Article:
The Importance of Controlling Humidity in Commercial and Residential Environments
Learn about the importance of controlling humidity in commercial and residential environments, and the role sensor products play.
Humidity is defined as some measure of the water vapor content of air (or other gas). The term “humidity” is a general term to quantify the amount of water vapor in the gas or atmosphere. Water vapor plays a critical role in maintaining quality and efficacy for products and technologies that are used every day as well as being essential for human existence. It is essential for manufacturers in a variety of industries to understand how accurate humidity measurements work and the roles sensor products play.
Accurate humidity measurements are vital in preventing degradation and damage to
commonly used products such as wood, metals, food, pharmaceuticals, fuels, paper products and electronic components as well as maintaining the health and productivity of employees. Accurate humidity control is important for a variety of reasons and there are issues that can occur both with too little as well as too much humidity. Today’s HVAC systems utilize a variety of equipment and techniques to monitor and control temperature and humidity as well as to monitor indoor air quality and much more.
Humidity is the amount of water vapor in the air and can be measured in both absolute and relative terms. Absolute humidity is the mass of water (MW) in a volume of air and is expressed commonly in units of g/m3. Most people are more familiar with relative humidity, which is defined as the amount of water vapor in the air relative to the maximum amount of water vapor the air can hold at a given temperature and is expressed as a simple percentage from 0 to 100%. The other term that many are familiar with thanks to the local weatherman is the term dew point and that is defined as the atmospheric temperature (varying according to pressure and humidity) below which water droplets begin to condense and dew can form.
The maximum moisture content of air depends on the air temperature (and pressure) as can be seen in the graphic. The air can hold more moisture at higher temperatures which is why summer days in many locations feel “hot and sticky” and why high dewpoints make the outside air feel uncomfortable.
Most people are at least somewhat familiar with the issues from high indoor humidity levels. These issues can include poor indoor air quality, mold and mildew growth, lower productivity in industrial settings and lower quality sleep in residential settings, increased asthma and allergy symptoms, warped hardwood and furniture, strained HVAC systems and higher utility bills.
On the other hand, there are many problems associated with dry air or low indoor humidity levels and, these issues are generally less well known and understood. These issues include things like processing and handling of many materials in factories and industrial environments, electro-static discharge as well as human health and comfort. Many hygroscopic materials such as paper, leather, books, paintings and wood products require a certain level of moisture in the air to prevent cracking and curling, dry rot, gluing failure, warping and other effects. Electro-static discharge (ESD), effects everything from electronic office equipment including data centers, manufacturing facilities for electronics and any facility that handles flammable materials.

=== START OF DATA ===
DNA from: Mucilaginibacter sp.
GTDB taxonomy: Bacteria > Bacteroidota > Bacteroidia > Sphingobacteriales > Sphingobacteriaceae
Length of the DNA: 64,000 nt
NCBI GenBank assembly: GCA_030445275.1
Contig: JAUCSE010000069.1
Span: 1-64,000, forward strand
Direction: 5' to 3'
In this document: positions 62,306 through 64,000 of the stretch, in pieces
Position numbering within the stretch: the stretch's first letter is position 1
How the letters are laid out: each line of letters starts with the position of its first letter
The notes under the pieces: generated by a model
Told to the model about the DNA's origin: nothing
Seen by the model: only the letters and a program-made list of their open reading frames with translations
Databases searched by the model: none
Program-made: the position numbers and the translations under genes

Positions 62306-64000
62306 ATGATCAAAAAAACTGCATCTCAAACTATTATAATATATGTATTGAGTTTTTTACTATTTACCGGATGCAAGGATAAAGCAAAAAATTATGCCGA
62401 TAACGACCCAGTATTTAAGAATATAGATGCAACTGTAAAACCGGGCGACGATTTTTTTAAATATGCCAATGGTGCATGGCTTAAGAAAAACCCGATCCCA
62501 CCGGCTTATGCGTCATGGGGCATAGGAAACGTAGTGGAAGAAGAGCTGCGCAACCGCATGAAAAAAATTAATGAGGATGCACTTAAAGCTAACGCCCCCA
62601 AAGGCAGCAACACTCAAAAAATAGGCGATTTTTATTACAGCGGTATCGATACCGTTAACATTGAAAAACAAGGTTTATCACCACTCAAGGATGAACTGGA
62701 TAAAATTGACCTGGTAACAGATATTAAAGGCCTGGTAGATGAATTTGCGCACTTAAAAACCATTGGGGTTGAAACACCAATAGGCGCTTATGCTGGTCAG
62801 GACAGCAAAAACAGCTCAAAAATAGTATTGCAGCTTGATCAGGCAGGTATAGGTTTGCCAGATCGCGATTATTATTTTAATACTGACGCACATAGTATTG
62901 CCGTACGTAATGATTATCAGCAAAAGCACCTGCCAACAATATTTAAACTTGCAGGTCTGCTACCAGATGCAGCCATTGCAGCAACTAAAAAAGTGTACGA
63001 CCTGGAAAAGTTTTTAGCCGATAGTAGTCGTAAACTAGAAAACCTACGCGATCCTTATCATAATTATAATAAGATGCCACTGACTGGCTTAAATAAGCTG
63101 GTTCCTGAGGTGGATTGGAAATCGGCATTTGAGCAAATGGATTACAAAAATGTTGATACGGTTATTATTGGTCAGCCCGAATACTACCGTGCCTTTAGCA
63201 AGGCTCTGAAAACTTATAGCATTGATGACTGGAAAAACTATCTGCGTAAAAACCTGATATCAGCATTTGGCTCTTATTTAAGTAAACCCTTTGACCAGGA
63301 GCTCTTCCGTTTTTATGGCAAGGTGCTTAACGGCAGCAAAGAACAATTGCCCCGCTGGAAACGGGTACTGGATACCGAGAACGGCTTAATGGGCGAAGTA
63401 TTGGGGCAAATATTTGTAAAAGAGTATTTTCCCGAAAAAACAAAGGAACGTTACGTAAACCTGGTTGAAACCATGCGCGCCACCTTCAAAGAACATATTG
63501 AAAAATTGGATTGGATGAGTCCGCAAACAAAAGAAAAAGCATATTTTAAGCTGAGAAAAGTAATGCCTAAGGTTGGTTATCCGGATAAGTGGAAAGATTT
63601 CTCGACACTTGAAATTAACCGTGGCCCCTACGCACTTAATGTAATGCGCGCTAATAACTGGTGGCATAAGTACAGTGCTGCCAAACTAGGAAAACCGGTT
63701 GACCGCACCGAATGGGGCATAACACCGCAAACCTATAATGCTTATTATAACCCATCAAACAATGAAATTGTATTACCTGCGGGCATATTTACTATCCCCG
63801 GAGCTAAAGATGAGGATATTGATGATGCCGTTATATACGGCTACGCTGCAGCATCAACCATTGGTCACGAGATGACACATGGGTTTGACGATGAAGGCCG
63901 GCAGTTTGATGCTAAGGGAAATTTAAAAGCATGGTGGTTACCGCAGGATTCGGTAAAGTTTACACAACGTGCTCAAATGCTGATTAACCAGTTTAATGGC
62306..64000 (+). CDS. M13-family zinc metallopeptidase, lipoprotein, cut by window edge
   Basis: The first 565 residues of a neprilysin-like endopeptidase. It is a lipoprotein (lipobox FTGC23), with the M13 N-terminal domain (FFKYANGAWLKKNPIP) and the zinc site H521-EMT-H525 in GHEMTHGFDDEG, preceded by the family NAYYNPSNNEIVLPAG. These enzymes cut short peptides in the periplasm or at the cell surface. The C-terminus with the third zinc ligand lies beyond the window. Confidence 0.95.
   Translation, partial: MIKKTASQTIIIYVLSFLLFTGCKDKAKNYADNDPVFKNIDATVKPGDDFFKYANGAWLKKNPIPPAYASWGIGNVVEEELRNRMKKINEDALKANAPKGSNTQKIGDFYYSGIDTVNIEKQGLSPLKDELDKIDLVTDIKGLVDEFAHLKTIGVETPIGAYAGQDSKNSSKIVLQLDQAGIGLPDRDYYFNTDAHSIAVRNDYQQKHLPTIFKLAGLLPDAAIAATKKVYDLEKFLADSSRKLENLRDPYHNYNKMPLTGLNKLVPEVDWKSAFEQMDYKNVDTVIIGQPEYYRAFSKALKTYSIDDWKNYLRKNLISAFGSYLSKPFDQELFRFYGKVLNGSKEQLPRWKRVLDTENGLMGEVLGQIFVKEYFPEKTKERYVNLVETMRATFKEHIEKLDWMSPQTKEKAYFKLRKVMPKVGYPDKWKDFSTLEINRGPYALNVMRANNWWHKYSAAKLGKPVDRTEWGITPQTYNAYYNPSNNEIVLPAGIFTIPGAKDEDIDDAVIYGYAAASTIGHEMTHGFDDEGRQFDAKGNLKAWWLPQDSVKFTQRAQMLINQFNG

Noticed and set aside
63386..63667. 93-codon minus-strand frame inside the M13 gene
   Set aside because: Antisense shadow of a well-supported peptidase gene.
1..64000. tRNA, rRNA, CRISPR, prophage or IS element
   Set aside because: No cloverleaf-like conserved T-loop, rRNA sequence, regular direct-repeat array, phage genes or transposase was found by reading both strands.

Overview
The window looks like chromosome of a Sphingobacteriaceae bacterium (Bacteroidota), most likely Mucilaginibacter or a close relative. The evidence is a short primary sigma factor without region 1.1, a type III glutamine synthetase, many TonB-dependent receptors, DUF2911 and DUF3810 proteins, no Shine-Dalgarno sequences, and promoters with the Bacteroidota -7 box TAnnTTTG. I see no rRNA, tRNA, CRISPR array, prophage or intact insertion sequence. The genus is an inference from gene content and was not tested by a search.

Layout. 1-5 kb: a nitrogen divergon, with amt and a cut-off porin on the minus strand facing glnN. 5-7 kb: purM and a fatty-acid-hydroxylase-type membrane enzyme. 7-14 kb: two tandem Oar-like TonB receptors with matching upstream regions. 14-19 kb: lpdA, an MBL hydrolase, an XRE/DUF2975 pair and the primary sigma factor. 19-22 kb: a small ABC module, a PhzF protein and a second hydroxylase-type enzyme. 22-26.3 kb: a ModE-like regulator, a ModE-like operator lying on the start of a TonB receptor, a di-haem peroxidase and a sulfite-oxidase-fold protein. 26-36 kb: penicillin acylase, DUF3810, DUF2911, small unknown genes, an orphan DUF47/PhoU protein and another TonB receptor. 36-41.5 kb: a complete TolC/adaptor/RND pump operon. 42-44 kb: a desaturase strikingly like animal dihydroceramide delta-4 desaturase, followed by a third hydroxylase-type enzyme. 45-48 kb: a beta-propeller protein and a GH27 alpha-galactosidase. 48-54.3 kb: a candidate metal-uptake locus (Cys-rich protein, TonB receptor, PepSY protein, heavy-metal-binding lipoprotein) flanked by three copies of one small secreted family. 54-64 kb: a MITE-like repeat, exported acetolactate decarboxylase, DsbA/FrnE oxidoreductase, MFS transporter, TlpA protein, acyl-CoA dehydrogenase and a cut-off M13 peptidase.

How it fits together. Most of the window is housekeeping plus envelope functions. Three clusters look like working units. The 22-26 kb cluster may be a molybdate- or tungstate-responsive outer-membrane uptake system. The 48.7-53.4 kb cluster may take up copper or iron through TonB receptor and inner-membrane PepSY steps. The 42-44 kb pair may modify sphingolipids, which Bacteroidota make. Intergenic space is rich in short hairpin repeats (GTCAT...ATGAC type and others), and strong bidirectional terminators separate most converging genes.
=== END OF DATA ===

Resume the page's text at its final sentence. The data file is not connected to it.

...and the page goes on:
On the health side, the human body is about 65% water and the prevention of dehydration is critically important. Many human mechanisms exist to maintain the overall fluid balance in the body and health and comfort is significantly impacted by the humidity of the indoor air. Our skin, eyes and respiratory system all need proper humidity for optimal health and functionality. Research shows a link between low humidity and the likelihood of flu transmission. Studies show that higher humidity levels reduce the infectivity of the influenza virus. Our body defenses are stronger at RH levels >30%, there is less infectious flu virus in the air at higher RH levels and the likelihood of flu infectivity decreases at higher humidity levels.
So, from a health standpoint as well as comfort factors and general overall productivity standpoint, it can be shown that low and high humidity control is important for wellness, health and comfort. Optimal ranges of humidity exist not only for human comfort levels but also for bacterial spread, productivity and much more. From a workplace environment standpoint, studies concluded a wide range of improved productivity through well-being including.
• Reduced eye strain
• Reduced vocal strain
• Reduced allergy and asthma impact
• Increased employee performance
• Mental acuity
• Improved perceived comfort (“humidex”)
HUMIDITY SENSING IN HVAC SYSTEMS